Every client I work with complains that they need more effective cross-organizational collaboration. They say that collaboration is more crucial than ever, due to increasingly complex environments and the speed of change. Yet people still work in their silos and spend more time competing than collaborating. As I listen to their grumbling, I wonder, “Why are we still dealing with this?” After all, the need for cross-organizational collaboration wasn’t invented yesterday.

In my three decades of helping different kinds of organizations improve their collaborative efforts, I’ve arrived at five best practices, or Robert’s Rules of Collaboration. These rules resonate most with my clients, and lead to better outcomes:

Find the Unified Goal:

Most people think they are collaborating when they are not; they are usually negotiating. Negotiation is important and can lead to productive outcomes. But collaboration is different. You begin a negotiation with your own position, and you try to learn the other party’s position. Effective collaboration first requires a unified goal to which everyone commits. Collaboration answers the question, “what are we trying to create together that neither of us can create alone?”

If the first stages of your collaboration include a lot of statements that begin, “I need…” you are probably in a negotiation and not realizing it. Effective collaboration always starts with a unified goal, and everyone has ‘skin in the game.’

Best practice: Determine if the situation requires negotiation or collaboration – if it really is collaboration, don’t start until you define the unified goal.

Level the Playing Field:

Some departments have more power than others. Marketing often has more influence than Sales. Sales usually has more power than Human Resources. And Legal, often considered the department of “no,” usually has more power than them all.

When the power differential is high, there is a tendency for the ‘weaker’ department to defer to the more powerful. This results in cooperation (serving someone else’s interest), but not collaboration. Until collaborative partners acknowledge their mutual dependence and work to equalize their power, the collaborative process will feel one-sided. In a true collaboration both sides feel powerful enough to influence the process.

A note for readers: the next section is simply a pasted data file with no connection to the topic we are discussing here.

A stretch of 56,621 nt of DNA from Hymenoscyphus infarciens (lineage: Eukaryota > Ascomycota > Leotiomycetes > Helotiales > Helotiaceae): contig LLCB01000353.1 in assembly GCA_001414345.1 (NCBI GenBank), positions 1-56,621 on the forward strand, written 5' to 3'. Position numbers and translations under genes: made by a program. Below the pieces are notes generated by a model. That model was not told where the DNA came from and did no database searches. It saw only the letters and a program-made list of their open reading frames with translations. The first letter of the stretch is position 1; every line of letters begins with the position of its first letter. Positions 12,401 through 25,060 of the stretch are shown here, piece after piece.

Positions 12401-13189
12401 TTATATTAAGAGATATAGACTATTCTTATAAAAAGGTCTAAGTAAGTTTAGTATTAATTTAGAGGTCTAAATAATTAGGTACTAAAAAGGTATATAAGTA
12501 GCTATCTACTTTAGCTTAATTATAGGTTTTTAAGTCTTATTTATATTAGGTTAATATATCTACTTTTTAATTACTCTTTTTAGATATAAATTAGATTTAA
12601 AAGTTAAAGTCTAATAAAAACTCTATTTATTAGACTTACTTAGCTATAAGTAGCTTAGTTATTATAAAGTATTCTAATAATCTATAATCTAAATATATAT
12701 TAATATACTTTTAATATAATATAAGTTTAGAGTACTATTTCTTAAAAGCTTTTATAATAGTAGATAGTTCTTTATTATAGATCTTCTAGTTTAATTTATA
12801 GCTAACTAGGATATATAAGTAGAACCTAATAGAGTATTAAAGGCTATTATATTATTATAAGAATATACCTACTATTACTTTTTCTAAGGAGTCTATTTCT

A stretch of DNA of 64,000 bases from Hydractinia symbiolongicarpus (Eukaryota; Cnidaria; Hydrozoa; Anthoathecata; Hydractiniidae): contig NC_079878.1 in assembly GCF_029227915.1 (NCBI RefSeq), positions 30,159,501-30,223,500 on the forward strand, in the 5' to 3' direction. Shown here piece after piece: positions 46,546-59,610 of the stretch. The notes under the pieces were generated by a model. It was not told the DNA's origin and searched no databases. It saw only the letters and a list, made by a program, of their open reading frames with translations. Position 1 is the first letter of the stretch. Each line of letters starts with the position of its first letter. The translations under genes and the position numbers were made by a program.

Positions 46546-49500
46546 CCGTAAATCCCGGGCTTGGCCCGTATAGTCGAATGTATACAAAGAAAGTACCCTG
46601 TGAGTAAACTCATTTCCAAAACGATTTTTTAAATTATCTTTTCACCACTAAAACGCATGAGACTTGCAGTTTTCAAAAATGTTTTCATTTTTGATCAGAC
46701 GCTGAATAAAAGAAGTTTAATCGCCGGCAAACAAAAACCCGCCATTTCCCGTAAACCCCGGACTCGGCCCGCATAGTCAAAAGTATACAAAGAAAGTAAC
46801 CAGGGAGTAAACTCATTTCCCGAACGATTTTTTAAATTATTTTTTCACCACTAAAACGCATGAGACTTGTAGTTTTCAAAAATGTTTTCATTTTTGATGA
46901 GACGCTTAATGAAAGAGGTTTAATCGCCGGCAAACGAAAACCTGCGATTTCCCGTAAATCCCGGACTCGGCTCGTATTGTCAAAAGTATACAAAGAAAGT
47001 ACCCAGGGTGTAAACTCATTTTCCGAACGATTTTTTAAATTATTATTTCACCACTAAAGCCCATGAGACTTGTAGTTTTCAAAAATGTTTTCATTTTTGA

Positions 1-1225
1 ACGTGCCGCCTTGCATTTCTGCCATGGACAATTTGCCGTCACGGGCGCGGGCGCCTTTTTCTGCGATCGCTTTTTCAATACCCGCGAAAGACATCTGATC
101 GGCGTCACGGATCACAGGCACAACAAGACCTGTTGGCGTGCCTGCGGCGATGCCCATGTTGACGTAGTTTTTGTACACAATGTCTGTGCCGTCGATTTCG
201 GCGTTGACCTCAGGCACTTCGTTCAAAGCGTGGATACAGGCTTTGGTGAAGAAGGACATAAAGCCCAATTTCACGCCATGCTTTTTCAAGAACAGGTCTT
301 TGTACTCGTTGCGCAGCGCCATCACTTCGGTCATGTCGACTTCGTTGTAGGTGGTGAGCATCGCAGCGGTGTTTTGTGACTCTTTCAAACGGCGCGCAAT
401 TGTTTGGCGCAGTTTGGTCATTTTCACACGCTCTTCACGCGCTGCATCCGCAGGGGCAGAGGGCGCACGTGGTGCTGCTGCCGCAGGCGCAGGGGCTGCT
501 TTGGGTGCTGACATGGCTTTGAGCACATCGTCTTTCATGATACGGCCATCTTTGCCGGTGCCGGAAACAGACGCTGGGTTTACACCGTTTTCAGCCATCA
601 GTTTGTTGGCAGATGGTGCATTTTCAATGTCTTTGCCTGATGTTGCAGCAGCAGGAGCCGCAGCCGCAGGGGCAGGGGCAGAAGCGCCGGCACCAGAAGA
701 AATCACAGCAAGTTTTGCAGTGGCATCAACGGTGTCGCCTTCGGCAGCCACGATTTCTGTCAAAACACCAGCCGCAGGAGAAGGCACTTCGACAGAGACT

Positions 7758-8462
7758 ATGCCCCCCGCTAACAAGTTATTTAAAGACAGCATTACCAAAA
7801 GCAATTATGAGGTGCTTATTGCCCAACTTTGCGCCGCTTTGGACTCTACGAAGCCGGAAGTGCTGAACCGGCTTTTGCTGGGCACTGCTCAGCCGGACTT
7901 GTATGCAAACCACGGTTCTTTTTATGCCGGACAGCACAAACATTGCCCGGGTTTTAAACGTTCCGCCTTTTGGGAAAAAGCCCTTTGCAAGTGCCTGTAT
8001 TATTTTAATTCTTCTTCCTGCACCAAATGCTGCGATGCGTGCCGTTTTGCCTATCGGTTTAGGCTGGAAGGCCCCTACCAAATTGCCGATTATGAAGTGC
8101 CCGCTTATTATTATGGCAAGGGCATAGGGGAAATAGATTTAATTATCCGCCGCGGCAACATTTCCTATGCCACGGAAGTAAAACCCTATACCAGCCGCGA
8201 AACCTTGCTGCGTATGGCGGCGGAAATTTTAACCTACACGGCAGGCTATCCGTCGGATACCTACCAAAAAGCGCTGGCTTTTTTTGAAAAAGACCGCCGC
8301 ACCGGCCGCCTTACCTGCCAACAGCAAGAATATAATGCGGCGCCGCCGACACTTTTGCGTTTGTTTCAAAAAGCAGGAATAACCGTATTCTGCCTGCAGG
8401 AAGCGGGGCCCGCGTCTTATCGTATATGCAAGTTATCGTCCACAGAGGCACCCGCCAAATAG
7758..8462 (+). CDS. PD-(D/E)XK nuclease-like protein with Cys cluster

Best Practice: If you are contributing much more than your partner, but mostly in service of their needs, recognize that you are not collaborating; you are cooperating, and challenge the dynamic.

Address Your Partner’s Needs:

As Edgar Schein points out in his book Process Consultation, when people come together to collaborate, their first concerns are not with the task, but with getting their personal needs met. Under the surface of our interactions sit concerns about control (i.e., will I have influence here?), acceptance (i.e., will my contribution be appreciated?), and identity (i.e., does collaborating with you require me to sacrifice my allegiance to my own team?). When these concerns are not addressed people tend to withdraw or become more aggressive.

We often jump into collaborative initiatives without understanding what is really driving people. Ironically, most of us don’t even reflect on our own motives!

Best Practice: Ask yourself what makes your collaborative partners tick; do you understand their motivations and anxieties? Do you understand your own? If not, start learning these and your collaboration will improve.

Cover Your Back(side):

Most people in cross-organizational collaborative initiatives represent their specific functions. While immersed in their collaboration, they often find that progress can only be made if their own department changes procedures or invests in new processes to support the collaboration. At these crucial moments, the last thing you want to hear (or say) is, “That won’t fly with my group.”

This reaction defeats the purpose of the collaboration and immediately puts an end to the conversation. The most effective collaborators I’ve worked with constantly brief and influence their own departments on behalf of the collaboration.

Best Practice: Invest more time preparing your departmental stakeholders about the collaborative effort and the changes that will be required. If you don’t, get ready for disappointment.

Everyone Earns a Trophy:

When I am teaching collaborative mind-sets and practices, I always pose this question: “Are you as focused on ensuring the personal success of your collaborative partners as you are on your own success?” When I ask this question people first look at me with blank expressions, then they look away, then they usually murmur, “I wonder what would make them feel successful?”

In my experience this is the variable that best predicts whether a cross-organizational collaboration will be successful or not.

Best Practice: Focus as much on your collaborative partner’s personal success as your own, and be satisfied only when they are satisfied with both the outcome, and with how they contributed to it.

So before you join the chorus of complaints about your organization’s lack of collaboration, try putting some of these practices to work – there’s a good chance you’ll become a role model of of effective collaboration.